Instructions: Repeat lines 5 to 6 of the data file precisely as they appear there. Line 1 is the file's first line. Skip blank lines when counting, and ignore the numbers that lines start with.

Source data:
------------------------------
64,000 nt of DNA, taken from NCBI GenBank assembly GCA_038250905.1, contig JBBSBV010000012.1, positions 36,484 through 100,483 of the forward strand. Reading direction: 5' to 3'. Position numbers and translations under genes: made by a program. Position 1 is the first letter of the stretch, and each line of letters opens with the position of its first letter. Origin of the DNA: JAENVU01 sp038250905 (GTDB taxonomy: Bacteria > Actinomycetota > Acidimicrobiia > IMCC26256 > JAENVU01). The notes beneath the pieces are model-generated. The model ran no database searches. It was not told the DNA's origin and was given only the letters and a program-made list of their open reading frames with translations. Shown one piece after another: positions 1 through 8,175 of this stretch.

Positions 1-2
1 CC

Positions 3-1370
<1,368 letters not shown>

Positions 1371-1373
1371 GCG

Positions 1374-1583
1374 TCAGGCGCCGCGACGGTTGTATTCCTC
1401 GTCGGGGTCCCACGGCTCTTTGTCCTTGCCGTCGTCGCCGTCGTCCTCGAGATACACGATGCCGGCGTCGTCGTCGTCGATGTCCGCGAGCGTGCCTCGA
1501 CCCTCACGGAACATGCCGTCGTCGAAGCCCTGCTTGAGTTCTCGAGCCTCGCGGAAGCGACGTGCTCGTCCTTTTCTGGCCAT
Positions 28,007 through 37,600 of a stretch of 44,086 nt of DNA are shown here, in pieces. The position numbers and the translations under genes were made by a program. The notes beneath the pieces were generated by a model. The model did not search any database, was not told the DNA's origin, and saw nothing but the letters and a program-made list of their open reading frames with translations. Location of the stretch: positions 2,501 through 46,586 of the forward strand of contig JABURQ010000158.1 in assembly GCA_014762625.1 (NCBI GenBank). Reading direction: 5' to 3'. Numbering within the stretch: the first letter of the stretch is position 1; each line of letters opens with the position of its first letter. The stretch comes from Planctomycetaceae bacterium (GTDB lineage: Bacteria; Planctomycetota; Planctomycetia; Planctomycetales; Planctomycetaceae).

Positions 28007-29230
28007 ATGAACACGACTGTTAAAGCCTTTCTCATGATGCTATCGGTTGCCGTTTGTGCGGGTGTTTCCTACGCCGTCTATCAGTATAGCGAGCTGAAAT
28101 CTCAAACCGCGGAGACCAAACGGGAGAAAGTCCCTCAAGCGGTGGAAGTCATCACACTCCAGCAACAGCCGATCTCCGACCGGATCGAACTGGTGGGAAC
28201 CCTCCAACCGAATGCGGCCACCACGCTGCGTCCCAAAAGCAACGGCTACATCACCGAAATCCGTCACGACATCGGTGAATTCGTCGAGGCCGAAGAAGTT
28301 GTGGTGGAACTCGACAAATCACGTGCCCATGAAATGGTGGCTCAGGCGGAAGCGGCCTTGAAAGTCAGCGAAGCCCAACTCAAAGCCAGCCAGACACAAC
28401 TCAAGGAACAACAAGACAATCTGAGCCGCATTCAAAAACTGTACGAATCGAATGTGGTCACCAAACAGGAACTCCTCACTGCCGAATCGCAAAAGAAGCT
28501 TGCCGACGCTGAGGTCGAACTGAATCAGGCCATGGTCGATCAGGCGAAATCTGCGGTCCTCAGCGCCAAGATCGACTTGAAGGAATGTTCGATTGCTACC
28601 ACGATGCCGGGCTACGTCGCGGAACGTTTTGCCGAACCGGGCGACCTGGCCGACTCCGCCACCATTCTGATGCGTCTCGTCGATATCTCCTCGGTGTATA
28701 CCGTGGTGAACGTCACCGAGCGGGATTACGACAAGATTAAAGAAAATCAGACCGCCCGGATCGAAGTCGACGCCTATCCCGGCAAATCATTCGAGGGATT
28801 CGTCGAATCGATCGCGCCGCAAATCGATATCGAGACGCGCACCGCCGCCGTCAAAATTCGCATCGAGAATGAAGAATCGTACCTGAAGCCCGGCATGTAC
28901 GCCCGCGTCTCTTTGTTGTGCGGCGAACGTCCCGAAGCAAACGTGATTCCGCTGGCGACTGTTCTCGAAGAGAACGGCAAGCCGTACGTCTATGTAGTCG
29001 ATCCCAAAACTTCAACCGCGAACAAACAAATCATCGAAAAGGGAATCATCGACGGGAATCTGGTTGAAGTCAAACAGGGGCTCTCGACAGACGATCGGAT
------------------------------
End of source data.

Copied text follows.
<1,368 letters not shown>

Positions 1371-1373